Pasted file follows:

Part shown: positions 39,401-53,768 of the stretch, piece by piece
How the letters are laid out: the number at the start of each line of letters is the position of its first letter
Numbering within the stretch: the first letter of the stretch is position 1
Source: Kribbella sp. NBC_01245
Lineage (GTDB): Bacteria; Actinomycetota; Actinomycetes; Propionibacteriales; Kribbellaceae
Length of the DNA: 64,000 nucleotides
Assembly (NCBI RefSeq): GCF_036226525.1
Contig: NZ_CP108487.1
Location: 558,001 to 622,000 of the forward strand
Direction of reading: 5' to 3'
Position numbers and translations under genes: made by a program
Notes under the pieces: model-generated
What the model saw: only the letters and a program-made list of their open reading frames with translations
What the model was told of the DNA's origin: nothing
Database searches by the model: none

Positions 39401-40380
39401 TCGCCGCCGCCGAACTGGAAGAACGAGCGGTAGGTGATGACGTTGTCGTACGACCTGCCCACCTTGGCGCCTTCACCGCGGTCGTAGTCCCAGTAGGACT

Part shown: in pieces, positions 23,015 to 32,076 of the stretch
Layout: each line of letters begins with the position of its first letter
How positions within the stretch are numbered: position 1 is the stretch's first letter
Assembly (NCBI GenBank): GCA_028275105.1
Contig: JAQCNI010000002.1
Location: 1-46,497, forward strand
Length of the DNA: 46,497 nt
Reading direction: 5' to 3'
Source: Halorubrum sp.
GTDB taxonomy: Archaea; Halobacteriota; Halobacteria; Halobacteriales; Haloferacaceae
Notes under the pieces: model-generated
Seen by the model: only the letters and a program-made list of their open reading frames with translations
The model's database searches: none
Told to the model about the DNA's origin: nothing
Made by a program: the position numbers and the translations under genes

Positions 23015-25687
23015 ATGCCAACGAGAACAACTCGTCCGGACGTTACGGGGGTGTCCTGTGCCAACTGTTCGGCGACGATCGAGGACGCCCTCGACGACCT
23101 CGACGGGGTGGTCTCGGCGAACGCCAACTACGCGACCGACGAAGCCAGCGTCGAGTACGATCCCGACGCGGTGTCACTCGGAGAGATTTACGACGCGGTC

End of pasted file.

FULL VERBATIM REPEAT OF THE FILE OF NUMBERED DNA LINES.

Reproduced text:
Part shown: positions 39,401-53,768 of the stretch, piece by piece
How the letters are laid out: the number at the start of each line of letters is the position of its first letter
Numbering within the stretch: the first letter of the stretch is position 1
Source: Kribbella sp. NBC_01245
Lineage (GTDB): Bacteria; Actinomycetota; Actinomycetes; Propionibacteriales; Kribbellaceae
Length of the DNA: 64,000 nucleotides
Assembly (NCBI RefSeq): GCF_036226525.1
Contig: NZ_CP108487.1
Location: 558,001 to 622,000 of the forward strand
Direction of reading: 5' to 3'
Position numbers and translations under genes: made by a program
Notes under the pieces: model-generated
What the model saw: only the letters and a program-made list of their open reading frames with translations
What the model was told of the DNA's origin: nothing
Database searches by the model: none

Positions 39401-40380
39401 TCGCCGCCGCCGAACTGGAAGAACGAGCGGTAGGTGATGACGTTGTCGTACGACCTGCCCACCTTGGCGCCTTCACCGCGGTCGTAGTCCCAGTAGGACT

Part shown: in pieces, positions 23,015 to 32,076 of the stretch
Layout: each line of letters begins with the position of its first letter
How positions within the stretch are numbered: position 1 is the stretch's first letter
Assembly (NCBI GenBank): GCA_028275105.1
Contig: JAQCNI010000002.1
Location: 1-46,497, forward strand
Length of the DNA: 46,497 nt
Reading direction: 5' to 3'
Source: Halorubrum sp.
GTDB taxonomy: Archaea; Halobacteriota; Halobacteria; Halobacteriales; Haloferacaceae
Notes under the pieces: model-generated
Seen by the model: only the letters and a program-made list of their open reading frames with translations
The model's database searches: none
Told to the model about the DNA's origin: nothing
Made by a program: the position numbers and the translations under genes

Positions 23015-25687
23015 ATGCCAACGAGAACAACTCGTCCGGACGTTACGGGGGTGTCCTGTGCCAACTGTTCGGCGACGATCGAGGACGCCCTCGACGACCT
23101 CGACGGGGTGGTCTCGGCGAACGCCAACTACGCGACCGACGAAGCCAGCGTCGAGTACGATCCCGACGCGGTGTCACTCGGAGAGATTTACGACGCGGTC